The Alter Ego
It’s not uncommon for musicians like Cristina Aguilera- Bionic to create nonhuman alter egos. Robots, mutants, monsters, aliens, superheroes and all other forms of fictional beings are fair game, especially if they allow the artists to experiment with a new sound and style. Christina Aguilera did this with her 2010 album, Bionic, in which her robot alter ego not only gave the album a sonic and lyrical theme, but also provided some inspired artwork.
Christina Aguilera had already sexed up her image with her Stripped album, and she returned to this territory on Bionic. This time she fashioned herself as a (sex)bot from the future, which is why the bulk of the album featured futuristic electro-pop production. This also explains the robot theme on the artwork.
The Bionic cover art was created by D*Face. A former graphic designer who was deeply influenced by Shepard Fairey and other major players in the street art scene, D*Face has become one of the most recognizable street art figures in the world. He has also helped bring mainstream legitimacy to street art by creating The StolenSpace Gallery, which showcases urban art.
The name, D*Face, is a play on words. On one hand, street art is viewed as defacing property. But on the other hand, D’Face’s specialty is faces. He has a penchant for altering the faces of pop culture figures, often splitting them in half with skulls. For Christina Aguilera, he used a photo of her by Alix Malka. However, instead of making her face half-zombie or half-skull, he made her half-robot, which is consistent with the central concept of the album.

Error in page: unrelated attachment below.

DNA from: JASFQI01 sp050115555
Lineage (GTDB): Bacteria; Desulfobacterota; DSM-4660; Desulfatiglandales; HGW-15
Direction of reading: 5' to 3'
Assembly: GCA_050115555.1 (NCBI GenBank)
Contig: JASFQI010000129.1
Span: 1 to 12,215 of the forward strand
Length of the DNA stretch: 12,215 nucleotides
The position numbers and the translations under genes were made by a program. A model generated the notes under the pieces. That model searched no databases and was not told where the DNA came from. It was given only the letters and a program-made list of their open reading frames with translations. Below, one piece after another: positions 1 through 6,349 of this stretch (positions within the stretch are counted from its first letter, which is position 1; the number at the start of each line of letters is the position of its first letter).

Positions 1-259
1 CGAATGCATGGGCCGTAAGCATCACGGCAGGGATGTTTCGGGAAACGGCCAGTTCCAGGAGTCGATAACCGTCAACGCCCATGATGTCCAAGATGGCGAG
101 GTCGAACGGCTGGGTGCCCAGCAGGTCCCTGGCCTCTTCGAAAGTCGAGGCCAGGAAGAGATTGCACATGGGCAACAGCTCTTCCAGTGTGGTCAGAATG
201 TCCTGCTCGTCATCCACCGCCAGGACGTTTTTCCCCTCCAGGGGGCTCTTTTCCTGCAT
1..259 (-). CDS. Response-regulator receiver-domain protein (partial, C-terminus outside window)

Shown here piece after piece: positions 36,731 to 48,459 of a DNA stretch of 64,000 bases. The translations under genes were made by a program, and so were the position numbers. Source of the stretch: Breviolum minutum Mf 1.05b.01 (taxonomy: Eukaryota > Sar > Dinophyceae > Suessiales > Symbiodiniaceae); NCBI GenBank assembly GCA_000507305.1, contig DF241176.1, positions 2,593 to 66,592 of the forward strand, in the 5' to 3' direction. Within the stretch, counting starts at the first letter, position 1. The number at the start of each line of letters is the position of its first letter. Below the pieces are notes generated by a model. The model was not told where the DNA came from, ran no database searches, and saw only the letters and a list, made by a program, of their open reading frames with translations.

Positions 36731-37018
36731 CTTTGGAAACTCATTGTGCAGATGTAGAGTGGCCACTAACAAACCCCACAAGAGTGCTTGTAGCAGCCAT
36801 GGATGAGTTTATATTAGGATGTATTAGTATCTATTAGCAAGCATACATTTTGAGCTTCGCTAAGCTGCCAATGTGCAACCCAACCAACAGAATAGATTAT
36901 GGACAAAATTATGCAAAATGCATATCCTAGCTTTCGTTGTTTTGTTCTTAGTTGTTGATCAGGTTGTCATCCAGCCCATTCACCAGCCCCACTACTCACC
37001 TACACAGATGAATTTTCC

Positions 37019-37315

The robot side of her face is loaded with musical images, including pipes, horns, songbirds, records, and phonographs. Closer inspection reveals hidden messages, such as “mom” which either represents her mother or her newfound role as a mother (which was a big influence on her life and this album) and “Max,” her son’s name. The intricate details added by D*Face make this album cover worthy of repeated close analysis.
D*Face’s artwork questions what it means to be alive. The images of familiar figures in death and decay reminds the audience of the precious balance of life and death. This relates to an interesting split in this album. Before being titled Bionic, it was titled Light & Darkness, another dichotomy.
A brief overview of some of D*Face’s pop-culture-influenced skull works.
Source: Quora by Aaron Ellis Writer/Editor